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Hold me closer, tiny Minnesota unemployment benefits hold music

Call for the unemployment benefits, stick around for the tunes.

Call for the unemployment benefits, stick around for the tunes. Getty Images/iStockphoto

It was around 8:44 a.m. when I knew I would be in for the headiest jam of my life. Every 30 or so seconds a lilting sax riff comes in, rising like the number of folks with infected COVID-19. Is it a buff guy with a sax or is it a white squirrel playing a pipe as a sax? This is the Minnesota Unemployment hotline music and baby is it hot! 

For the 10 minutes I closed my eyes I thought the song was transforming into the 1987 Grateful Dead hit “Touch of Grey.” while imagining myself turning into a Jerry Garcia skeleton, nine fingers and all.

The guitar solo gets dirtier each time. I start to picture Gov. Tim Walz slamming riffs on a Rickenbacker with an unmistakable stank on his face, Frey tickling the keys wearing sunglasses much like Mayor Pete, all to the tune of “Hey, you idiot, you don’t qualify for unemployment benefits.”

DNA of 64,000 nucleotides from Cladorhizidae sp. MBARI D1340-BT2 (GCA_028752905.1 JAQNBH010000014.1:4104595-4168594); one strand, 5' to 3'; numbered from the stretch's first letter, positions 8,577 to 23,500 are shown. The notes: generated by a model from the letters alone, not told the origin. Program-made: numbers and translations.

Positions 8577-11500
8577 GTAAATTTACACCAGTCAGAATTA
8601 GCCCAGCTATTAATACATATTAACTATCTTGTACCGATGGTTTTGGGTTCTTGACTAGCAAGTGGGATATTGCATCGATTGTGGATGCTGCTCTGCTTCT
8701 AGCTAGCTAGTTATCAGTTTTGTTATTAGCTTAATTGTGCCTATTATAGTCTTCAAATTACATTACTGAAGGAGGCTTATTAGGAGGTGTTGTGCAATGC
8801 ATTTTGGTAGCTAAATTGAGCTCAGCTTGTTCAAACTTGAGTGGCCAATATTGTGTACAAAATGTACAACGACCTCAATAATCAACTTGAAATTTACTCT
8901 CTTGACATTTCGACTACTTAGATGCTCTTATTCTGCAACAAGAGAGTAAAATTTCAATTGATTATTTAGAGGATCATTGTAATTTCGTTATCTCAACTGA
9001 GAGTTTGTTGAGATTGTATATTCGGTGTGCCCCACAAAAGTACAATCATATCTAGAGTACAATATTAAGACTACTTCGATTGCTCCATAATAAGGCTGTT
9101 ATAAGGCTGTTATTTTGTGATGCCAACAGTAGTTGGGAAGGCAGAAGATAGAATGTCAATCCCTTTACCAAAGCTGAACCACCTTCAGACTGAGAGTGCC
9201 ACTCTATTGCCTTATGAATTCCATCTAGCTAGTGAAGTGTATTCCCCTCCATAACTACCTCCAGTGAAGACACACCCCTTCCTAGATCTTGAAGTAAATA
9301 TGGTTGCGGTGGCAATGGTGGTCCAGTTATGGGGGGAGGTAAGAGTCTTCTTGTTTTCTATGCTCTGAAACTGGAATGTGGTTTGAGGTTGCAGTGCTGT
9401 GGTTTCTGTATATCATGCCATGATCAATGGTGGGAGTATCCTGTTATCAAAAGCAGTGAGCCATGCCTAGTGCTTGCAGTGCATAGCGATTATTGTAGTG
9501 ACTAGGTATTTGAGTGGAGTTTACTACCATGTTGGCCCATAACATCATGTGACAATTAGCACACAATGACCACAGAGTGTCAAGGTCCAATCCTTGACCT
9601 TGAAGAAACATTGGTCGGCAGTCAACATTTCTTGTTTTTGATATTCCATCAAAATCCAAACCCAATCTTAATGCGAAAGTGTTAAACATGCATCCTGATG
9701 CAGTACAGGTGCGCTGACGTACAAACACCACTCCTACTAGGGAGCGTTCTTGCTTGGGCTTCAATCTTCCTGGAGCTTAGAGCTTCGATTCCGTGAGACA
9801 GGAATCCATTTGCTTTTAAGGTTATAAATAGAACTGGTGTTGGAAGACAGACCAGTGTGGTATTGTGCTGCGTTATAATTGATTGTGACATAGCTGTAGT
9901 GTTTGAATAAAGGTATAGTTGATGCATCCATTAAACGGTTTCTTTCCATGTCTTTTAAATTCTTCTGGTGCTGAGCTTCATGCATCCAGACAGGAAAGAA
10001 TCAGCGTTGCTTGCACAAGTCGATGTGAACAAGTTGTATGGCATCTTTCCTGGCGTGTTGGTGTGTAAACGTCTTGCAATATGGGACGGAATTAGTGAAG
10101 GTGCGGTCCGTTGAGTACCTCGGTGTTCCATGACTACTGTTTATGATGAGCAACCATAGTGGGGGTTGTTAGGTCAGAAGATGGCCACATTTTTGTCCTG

About a minute out from each loop is a hypnotic ding, the ding that I hope is not the bell each time a customer service rep gets coronavirus. And as my larynx tightens I’m thinking, couldn’t we just Zoom?

It took me two hours of hold music to realize I am a hapless dumbass, but I was becoming a slave to the groove, the elevator anthem of labor, the cry of the comrades. Is the music jazz? Is it blues? Is it Boz Scaggs? 

You see, self-employed jerks out there like myself -- all 16 million of us throughout the United States -- do not qualify for unemployment benefits because, get this, we don’t have cool barking-dog employers paying into it for us. Yes, it’s a fact that dweebs like myself don’t pay attention to when we do our taxes each year because after counting each Taco Bell write-off, there is no more brainspace for chalupa math.

Mind you, I had the wherewithal to hold in my bowels for the chance to hear the Velveeta soothsaying of a real human (of which we are in short supply these days). Closing in at an hour and 44 minutes, I finally spoke to someone. He seemed smug, having a job as he did, merely a prop to remind me that I have lost at the game of capitalism and will not be receiving an abundant flotilla of cheddar. 

Please, Minnesota, just take my weekly unemployment payment of $51, buy yourself a new pack of strings, and maybe get Melvin Carter into the band?